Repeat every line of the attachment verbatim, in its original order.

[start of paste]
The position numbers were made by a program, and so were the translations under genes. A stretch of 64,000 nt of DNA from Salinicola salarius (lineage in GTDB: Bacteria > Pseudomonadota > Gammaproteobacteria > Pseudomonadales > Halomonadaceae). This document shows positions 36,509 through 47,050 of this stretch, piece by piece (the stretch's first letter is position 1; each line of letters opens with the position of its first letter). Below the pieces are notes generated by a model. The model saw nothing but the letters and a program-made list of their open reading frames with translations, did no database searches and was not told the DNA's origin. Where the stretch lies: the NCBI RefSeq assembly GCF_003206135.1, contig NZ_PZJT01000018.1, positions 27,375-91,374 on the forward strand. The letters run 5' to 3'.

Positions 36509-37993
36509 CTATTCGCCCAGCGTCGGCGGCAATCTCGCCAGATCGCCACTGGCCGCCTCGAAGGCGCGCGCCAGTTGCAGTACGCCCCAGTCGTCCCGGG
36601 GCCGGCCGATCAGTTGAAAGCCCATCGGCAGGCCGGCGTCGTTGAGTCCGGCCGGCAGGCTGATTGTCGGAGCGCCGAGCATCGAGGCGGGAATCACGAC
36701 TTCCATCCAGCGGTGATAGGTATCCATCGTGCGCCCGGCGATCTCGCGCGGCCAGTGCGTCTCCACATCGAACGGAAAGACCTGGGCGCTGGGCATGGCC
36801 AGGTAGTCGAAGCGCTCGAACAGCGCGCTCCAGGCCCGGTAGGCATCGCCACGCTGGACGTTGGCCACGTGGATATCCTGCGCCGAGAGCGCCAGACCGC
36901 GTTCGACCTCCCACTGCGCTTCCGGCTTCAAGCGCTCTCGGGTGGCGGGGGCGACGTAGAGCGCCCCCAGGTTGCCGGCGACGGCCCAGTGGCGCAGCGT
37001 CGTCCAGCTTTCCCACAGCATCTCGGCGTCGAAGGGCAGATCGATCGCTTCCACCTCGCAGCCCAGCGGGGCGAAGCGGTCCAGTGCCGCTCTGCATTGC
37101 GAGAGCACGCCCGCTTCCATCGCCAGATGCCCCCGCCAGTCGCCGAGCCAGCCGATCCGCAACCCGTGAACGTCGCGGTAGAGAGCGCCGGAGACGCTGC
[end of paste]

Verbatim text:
The position numbers were made by a program, and so were the translations under genes. A stretch of 64,000 nt of DNA from Salinicola salarius (lineage in GTDB: Bacteria > Pseudomonadota > Gammaproteobacteria > Pseudomonadales > Halomonadaceae). This document shows positions 36,509 through 47,050 of this stretch, piece by piece (the stretch's first letter is position 1; each line of letters opens with the position of its first letter). Below the pieces are notes generated by a model. The model saw nothing but the letters and a program-made list of their open reading frames with translations, did no database searches and was not told the DNA's origin. Where the stretch lies: the NCBI RefSeq assembly GCF_003206135.1, contig NZ_PZJT01000018.1, positions 27,375-91,374 on the forward strand. The letters run 5' to 3'.

Positions 36509-37993
36509 CTATTCGCCCAGCGTCGGCGGCAATCTCGCCAGATCGCCACTGGCCGCCTCGAAGGCGCGCGCCAGTTGCAGTACGCCCCAGTCGTCCCGGG
36601 GCCGGCCGATCAGTTGAAAGCCCATCGGCAGGCCGGCGTCGTTGAGTCCGGCCGGCAGGCTGATTGTCGGAGCGCCGAGCATCGAGGCGGGAATCACGAC
36701 TTCCATCCAGCGGTGATAGGTATCCATCGTGCGCCCGGCGATCTCGCGCGGCCAGTGCGTCTCCACATCGAACGGAAAGACCTGGGCGCTGGGCATGGCC
36801 AGGTAGTCGAAGCGCTCGAACAGCGCGCTCCAGGCCCGGTAGGCATCGCCACGCTGGACGTTGGCCACGTGGATATCCTGCGCCGAGAGCGCCAGACCGC
36901 GTTCGACCTCCCACTGCGCTTCCGGCTTCAAGCGCTCTCGGGTGGCGGGGGCGACGTAGAGCGCCCCCAGGTTGCCGGCGACGGCCCAGTGGCGCAGCGT
37001 CGTCCAGCTTTCCCACAGCATCTCGGCGTCGAAGGGCAGATCGATCGCTTCCACCTCGCAGCCCAGCGGGGCGAAGCGGTCCAGTGCCGCTCTGCATTGC
37101 GAGAGCACGCCCGCTTCCATCGCCAGATGCCCCCGCCAGTCGCCGAGCCAGCCGATCCGCAACCCGTGAACGTCGCGGTAGAGAGCGCCGGAGACGCTGC